- source: Getty Thesaurus of Geographic Names
- source: Family History Library Catalog
- the following text is based on an article in Wikipedia
Cromarty (Cromba in Gaelic) is a town, civil parish and former royal burgh in Ross and Cromarty, in the Highland council area of Scotland. At the 2001 census, it had a population of 719. Cromarty is a seaport on the southern shore of the mouth of Cromarty Firth, five miles seaward from Invergordon on the opposite coast of the Firth.
Until 1899 it was the county town of the former county of [[Place:Cromartyshire, Scotland|Cromartyshire. From 1889 to 1975 Cromartyshire was merged with Ross-shire under the Ross and Cromarty county council. Ross and Cromarty has later usage as the name of a district of the Highland region (1975 to 1996), and is today an area committee of the modern Highland unitary authority.
The name Cromarty variously derives from the Gaelic crom (crooked), and from bati (bay), or from àrd (height), meaning either the "crooked bay", or the "bend between the heights" (referring to the high rocks, or Sutors, which guard the entrance to the Firth), and gave the title to the Earldom of Cromartie. Its name in 1264 was Crumbathyn.
The town grew around its port, formerly used by ferries, to export locally-grown hemp fibre, and by trawlers trawling for herring. The port was a British naval base during the First World War and HMS Natal blew up close by on 30 December 1915 with heavy loss of life.
Cromarty is architecturally important for its Georgian merchant houses that stand within a townscape of Georgian and Victorian fisherman's cottages in the local vernacular style. It is an outstanding example of a 18th/19th century burgh, "the jewel in the crown of Scottish Vernacular Architecture". The thatched house with crow-stepped gables in Church Street, in which the geologist Hugh Miller was born (in 1801), still stands, and a statue has been erected to his memory. To the east of the burgh is Cromarty House, occupying the site of the old castle of the earls of Ross. It was the birthplace of Sir Thomas Urquhart, the translator of Rabelais.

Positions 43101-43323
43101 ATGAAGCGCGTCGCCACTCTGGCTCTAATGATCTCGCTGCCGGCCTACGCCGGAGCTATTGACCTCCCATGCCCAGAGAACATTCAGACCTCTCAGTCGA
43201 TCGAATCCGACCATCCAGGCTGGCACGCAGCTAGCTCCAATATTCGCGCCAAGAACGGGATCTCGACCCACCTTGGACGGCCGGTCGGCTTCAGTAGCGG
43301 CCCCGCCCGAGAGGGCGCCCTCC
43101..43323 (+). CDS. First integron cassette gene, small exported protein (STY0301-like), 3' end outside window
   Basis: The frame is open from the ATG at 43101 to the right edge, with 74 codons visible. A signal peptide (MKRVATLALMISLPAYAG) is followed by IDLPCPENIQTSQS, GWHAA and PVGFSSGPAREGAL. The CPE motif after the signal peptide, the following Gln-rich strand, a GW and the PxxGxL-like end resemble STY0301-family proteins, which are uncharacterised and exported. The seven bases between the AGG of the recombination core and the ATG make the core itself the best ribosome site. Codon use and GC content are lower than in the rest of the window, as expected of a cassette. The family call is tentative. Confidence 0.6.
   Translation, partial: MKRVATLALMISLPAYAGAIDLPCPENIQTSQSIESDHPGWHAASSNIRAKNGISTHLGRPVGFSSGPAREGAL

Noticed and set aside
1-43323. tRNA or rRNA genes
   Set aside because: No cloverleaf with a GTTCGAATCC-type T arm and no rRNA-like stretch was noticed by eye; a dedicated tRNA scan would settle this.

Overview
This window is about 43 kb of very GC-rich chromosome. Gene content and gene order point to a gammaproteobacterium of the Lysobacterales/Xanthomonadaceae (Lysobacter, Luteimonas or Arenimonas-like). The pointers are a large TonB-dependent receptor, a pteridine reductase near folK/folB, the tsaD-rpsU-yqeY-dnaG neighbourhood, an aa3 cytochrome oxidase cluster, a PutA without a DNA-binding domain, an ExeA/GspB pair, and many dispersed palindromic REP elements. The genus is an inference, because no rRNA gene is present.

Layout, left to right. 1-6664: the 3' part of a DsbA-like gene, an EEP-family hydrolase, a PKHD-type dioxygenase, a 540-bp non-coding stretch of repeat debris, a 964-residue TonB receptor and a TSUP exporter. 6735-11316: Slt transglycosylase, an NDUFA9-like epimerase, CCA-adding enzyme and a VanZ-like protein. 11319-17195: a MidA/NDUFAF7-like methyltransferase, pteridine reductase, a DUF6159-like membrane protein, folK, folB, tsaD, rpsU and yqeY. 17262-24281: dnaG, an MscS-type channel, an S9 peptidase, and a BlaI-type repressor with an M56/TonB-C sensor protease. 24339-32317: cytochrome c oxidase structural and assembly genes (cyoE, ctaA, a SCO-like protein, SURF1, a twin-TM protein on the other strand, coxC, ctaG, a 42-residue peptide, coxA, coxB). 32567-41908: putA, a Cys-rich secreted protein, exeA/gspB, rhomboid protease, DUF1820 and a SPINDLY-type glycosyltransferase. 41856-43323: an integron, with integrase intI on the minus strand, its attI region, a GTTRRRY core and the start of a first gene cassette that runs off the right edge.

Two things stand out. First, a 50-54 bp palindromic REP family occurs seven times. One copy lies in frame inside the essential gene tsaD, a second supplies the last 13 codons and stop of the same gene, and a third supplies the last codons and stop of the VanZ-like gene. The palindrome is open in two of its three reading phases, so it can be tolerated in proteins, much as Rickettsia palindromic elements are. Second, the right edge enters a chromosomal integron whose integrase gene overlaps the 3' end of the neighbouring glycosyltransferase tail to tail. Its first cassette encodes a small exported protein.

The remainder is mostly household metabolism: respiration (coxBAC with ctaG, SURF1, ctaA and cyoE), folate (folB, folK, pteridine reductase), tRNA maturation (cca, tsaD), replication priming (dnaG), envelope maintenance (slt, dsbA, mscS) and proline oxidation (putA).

Cromarty is a parish at the tip of the Black Isle facing the North Sea. It is located in the Highland Council Area, some 7 miles (11 km) southeast of Alness and 10 miles (16 km) northwest of Nairn.
From 1889 to 1975 the parish was located in the old county of Ross and Cromarty, which was replaced in that year by the Highland Region and in 1996 by the unitary authority named the Highland Council Area.
The parish has an area of 32.4 sq. km (12.5 sq. miles). In addition to the town of Cromarty, it includes the settlements of Glenurquhart and Navity (both redirected here).
Notes for the Highland Council Area and the Western Isles Council Area
The local archives are held by The Highland Archive Service which is based in Inverness with branches in Stornoway, Fort William and Caithness. It is "responsible for locating, preserving and making accessible archives relating to all aspects of the history of the geographical area of the Highlands."
Family history societies and historical associations covering the Highland Council Area and the Western Isles Council Area are:
These associations publish their aims on their websites as well as a list of publications. In many cases the publications are also available through the Scottish Genealogy Society (see below).
Sources for Old Parish Registers Records, Vital Records and Censuses
- Scotland's People This is a pay website providing vital statistics and census data for all of Scotland with original images. There is a description at Scotland under Genealogical Resources.
- See the publications lists of the above Family History Societies.
- The FreeCen Project--Scotland has a searchable (not browsable) transcription for each of the counties in the area. Nairnshire and Caithness have the 1841, 1851, 1861 and 1871 complete. Inverness-shire and Ross and Cromarty have 1841 complete with some work on 1851 and Sutherland has not completed 1841.